Take a look at the beta version of dw.com. We're not done yet! Your opinion can help us make it better.
The final result of Afghanistan's presidential runoff faces a likely delay as ballots are recounted in one-third of the polling centers. Fraud allegations have marred the country's first democratic transition of power.
On Tuesday, Afghanistan's electoral commission announced that it would likely delay the preliminary result of last month's presidential runoff until the weekend at the earliest. The result was originally scheduled to be made public on Wednesday.
"The announcement of preliminary results is likely to be delayed until Saturday," election commissioner Sharifa Zurmati said. "Around 2,000 polling centers are to be recounted because of alleged fraud."
In June, Afghans defied Taliban violence to vote in a presidential runoff between former Foreign Minister Abdullah Abdullah and ex-World Bank official Ashraf Ghani. Ballots were cast at 6,000 polling stations across the country.
The Independent Election Commission (IEC) reported that 99.7 percent of the ballots had been logged into its database.
IEC chief Zia ul-Haq Amarkhail resigned his post last week after Abdullah's campaign released a phone conversation in which Amarkhail allegedly called for ballot boxes to be stuffed. Amarkhail claimed the recording was fake but said he was stepping down so that Abdullah would end his boycott of the vote.
Abdullah rejects result
Abdullah has accused Ghani, the election commission and incumbent President Hamid Karzai of stuffing ballot boxes. The former foreign minister and anti-Taliban resistance fighter made similar allegations in the 2009 presidential election, in which Karzai won a second term.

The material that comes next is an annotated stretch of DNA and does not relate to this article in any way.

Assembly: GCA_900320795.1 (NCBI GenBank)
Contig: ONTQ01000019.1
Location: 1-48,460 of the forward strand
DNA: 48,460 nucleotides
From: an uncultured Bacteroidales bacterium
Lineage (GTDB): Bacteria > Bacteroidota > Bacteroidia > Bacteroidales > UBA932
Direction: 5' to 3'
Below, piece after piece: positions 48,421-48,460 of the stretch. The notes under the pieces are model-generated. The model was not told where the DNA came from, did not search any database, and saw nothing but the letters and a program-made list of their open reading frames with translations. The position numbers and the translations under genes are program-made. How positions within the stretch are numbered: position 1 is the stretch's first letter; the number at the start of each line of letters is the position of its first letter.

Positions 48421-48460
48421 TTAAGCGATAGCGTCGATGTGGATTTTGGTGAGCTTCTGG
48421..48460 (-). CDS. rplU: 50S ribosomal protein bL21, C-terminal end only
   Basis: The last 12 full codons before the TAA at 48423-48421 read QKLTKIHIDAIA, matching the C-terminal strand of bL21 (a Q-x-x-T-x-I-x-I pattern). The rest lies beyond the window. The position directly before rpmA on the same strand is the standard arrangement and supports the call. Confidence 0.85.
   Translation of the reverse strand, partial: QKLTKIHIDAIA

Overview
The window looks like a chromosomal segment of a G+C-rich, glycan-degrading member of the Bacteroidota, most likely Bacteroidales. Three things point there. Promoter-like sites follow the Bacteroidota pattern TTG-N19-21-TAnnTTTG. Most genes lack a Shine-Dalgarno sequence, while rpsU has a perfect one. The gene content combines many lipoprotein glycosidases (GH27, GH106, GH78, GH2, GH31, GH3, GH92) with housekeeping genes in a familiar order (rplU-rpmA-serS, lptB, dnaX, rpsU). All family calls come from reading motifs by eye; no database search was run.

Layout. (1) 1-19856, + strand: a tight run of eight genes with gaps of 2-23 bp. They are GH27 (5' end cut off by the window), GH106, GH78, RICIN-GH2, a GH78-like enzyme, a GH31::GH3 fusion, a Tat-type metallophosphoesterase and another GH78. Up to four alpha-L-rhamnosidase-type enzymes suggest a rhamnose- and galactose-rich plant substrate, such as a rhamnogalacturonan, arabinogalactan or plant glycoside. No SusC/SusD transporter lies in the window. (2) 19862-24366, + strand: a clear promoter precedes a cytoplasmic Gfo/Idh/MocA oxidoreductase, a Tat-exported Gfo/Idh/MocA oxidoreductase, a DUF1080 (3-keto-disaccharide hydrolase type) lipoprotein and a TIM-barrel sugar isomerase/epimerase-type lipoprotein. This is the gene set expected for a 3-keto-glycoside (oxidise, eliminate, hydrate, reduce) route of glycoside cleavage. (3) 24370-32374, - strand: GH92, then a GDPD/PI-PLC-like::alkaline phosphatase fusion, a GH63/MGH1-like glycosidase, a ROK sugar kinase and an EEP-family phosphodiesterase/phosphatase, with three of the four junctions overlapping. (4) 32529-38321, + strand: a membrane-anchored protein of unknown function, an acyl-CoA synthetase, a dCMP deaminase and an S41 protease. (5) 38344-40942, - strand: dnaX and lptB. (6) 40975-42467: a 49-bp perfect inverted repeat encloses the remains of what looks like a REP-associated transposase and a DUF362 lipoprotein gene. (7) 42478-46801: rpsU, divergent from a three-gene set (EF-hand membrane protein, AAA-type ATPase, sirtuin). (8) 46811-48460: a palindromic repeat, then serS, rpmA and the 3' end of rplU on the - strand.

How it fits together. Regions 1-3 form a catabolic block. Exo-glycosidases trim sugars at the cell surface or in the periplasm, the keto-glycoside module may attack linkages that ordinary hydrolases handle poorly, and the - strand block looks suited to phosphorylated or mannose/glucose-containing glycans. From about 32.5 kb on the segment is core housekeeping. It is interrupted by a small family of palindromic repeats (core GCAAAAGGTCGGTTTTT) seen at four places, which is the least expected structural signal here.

"The commission has lost its legitimacy for us, and the recount of 2,000 polling centers will not change anything for us," said Jawed Faisal, a spokesman for Abdullah's campaign.
Meanwhile, Ghani claims that the election was free and fair, calling on the commission to stick with its original timeline for the result. However, on Tuesday, his campaign announced that it would accept a delay.
"If this delay is for the sake of transparency, then we accept it, though it runs against the election law," campaign spokeswoman Azita Rafat told the AFP news agency.
Fears of violence
Last week, the United Nations called on the candidates and their supporters to "refrain from any acts that incite imminent violence, disorder or lead to instability."
There's been concern that election tensions could result in violence. Ghani's supporters are largely Pashtuns while Abdullah's loyalists are primarily Tajiks and other ethnic groups from the north.
Abdullah won the first round of the election with 45 percent of the vote, against Ghani's 31.6 percent. However, the former foreign minister fell short of the 50 percent needed to avoid a runoff.
The final result of the runoff was originally slated for July 22, with the new president to be inaugurated on August 2.
slk/mkg (AFP, dpa)